The only thing good about Detroit is the Tigers. Cabrera, Verlander, Fielder, Scherzer, and a shortstop on Performance Enhancing Drugs. Other than that, it is a dump.
The Lions? Garbage. The Pistons? Garbage. The Red Wings? OK, not garbage, but no longer the Red Wings of old.
Some of you are wondering why a political columnist is talking about Detroit’s sports teams. The answer is obvious — nothing else in Detroit is worth talking about. The only other thing that is good in Detroit these days is Tim Horton’s donuts and coffee, and those are from Canada!
Every pundit worth their salt has addressed Detroit over the past few weeks. On the Right you hear it is because of Democrat rule that led to an untenable debt, mainly due to the pensions owed ($9 billion). And they are 100 percent correct.
The left says, “It’s just one of those things that happens.” That was the actual profound analysis offered by the darling heart of liberalism Paul Krugman. It gives the powers that be cover to formerly remark, “Oops, my bad. Mulligan?”
There are no mulligans here. The government of Detroit screwed up over and over and over again. In 60 years the heart of America was destroyed, and all that the party that brought this demise about has to say is, “Sorry about that. Not our fault; stuff happens, ya know?
We’ll do better next time and it won’t happen again.”
The cognitive dissonance is staggering.
No one that looks at the facts can say this was random happenstance. The citizens are uneducated — (47 percent illiterate, half of those with high school diplomas), the tax burdens are crushing (one of the highest property taxes and income tax rates in the country), and the violent crime rate is the highest in the country.
I know some people are confused. The Big Three auto manufacturers are going strong. They are in Detroit, so Detroit should not be bankrupt, right?
GM may be headquartered in Detroit, but only 3,000 manufacturing jobs exist in the city limits. All the other production is in the exurbs of the city, in other states, or overseas.
Chrysler has one plant in the city and that creates 4,000 jobs, but the headquarters is in Auburn Hills, Mich. Not to mention that Chrysler is actually an Italian company now.
Ford, the fourth largest car company in the world and only one of the three not to get bailed out by the government or Fiat, has no production in the city and operates out of Dearborn, Mich.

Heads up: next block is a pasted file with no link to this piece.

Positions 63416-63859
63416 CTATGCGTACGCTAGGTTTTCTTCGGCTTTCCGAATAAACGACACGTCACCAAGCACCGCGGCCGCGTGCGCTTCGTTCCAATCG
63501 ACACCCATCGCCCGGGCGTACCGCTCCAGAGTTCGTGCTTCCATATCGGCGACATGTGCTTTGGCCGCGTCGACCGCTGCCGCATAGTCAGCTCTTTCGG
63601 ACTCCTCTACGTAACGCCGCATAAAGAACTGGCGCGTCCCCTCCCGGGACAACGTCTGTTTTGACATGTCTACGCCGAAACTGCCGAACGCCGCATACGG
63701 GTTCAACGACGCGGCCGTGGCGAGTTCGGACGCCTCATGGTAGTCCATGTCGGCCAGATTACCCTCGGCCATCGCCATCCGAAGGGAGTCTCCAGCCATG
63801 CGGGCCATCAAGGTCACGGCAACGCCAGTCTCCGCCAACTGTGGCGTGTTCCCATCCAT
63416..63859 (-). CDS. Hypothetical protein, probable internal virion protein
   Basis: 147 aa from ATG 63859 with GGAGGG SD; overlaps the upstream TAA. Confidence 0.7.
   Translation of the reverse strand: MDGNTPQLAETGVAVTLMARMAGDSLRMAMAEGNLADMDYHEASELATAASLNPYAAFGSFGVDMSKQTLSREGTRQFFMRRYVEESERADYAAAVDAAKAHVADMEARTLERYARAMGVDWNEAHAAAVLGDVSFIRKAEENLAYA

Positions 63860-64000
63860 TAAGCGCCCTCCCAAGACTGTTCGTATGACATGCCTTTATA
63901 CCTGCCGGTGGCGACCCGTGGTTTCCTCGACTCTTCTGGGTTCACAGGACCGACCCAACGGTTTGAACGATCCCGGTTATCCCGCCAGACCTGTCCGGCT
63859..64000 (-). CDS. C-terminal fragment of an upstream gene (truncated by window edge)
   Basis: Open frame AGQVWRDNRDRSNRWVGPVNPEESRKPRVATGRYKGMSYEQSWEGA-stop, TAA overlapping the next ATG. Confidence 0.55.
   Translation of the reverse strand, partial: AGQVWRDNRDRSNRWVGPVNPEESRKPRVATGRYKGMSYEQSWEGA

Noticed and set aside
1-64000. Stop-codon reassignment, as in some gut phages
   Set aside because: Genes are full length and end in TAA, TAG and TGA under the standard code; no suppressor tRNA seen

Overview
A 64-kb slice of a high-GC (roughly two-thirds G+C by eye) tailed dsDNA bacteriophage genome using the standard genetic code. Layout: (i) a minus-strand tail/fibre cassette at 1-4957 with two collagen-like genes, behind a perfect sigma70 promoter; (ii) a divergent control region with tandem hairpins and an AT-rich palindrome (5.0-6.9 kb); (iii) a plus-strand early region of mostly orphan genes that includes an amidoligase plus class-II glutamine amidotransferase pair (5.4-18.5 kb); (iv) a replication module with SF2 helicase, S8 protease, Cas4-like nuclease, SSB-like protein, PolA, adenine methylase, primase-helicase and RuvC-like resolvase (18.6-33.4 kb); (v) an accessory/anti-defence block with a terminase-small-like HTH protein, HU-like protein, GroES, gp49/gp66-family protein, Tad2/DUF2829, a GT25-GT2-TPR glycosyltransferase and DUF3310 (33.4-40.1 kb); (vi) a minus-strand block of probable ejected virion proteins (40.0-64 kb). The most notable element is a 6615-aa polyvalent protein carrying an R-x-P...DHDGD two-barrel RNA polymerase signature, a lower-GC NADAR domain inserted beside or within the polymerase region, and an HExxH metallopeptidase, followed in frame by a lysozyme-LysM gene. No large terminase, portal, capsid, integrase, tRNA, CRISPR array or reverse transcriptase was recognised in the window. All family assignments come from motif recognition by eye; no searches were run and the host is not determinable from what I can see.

It is important to note that the government bailed out GM for years of terrible decisions — decisions that were strikingly similar to the city of Detroit’s. Year in and year out they made financial promises they had no intention of keeping because it would be someone else’s problem some other day.
The left has said the city of Detroit should get the same federal bailout treatment.
So again, the rest of the country has to pay for the mistakes of a few negligent cretins.
Run your company into the ground? Here is your federal bailout. Run the economy into the ground? Here is your federal bailout. Run your city into the ground? Here is your federal bailout.
The problem with Detroit, with GM, with the banks, and modern progressive thought can be boiled down to two issues: the lack of personal responsibility and focus on the present to the detriment of the future.
A company has the obligation to not only make money, but to make the best decisions that ensure its long-term viability. Taking care of its workers is noble, but to make promises it cannot keep dooms both the company and the employees.
An employee’s paycheck exists only as long as the company survives. Economics is not some zero-sum game. Decisions have consequences. Profits today are no guarantee of profits tomorrow, so to make obligations that rely on peak margins increasing perpetually is the mark of a fool.
Likewise, a government is responsible to the citizens. Making wild promises for votes does a disservice to all. Yet again and again we allow politicians to do it. Even worse, we encourage groups to twist politicians’ arms to make those ill-conceived promises into inane policy. Both groups are being neither responsible nor thinking past their noses . . . or rather our wallets.
So yes, the Right is correct that Democrats ran Detroit into the ground making selfish decisions. But they had an enabler. The true murderer of Detroit was the people. They elected glib politicians over serious managers.
Those who were able, fled, leaving the results to the “lesser” masses. Those left kept doing what they always did, and voted for more of the same.
The Tigers went through a terrible 15-year stretch, from the late 1980s to the early 2000s, bottoming out in 2003. But unlike the city they hailed from, the Tigers were responsible to their fans; fans that voted to publically finance part of the building of Comerica Park.
The Tigers repaid the residents by looking at what they were doing wrong, properly utilizing the increased cash flow the new stadium provided, and making better personnel decisions.
The Tiger organization acted in a responsible and strategic manner that actually benefits the people of Detroit as well as the owners, employees, and players.
Imagine if government, for once, acted accordingly. Maybe then the Tigers would not be the only thing in Detroit worth cheering about.
Armstrong Williams is the author of “Reawakening Virtues.” He is a political commentator who writes a conservative newspaper column, hosts a nationally syndicated TV program called “The Right Side,” and hosts a daily radio show on Sirius/XM Power 128 (7-8 p.m. and 4-5 a.m.) Monday through Friday. Read more reports from Armstrong Williams — Click Here Now.
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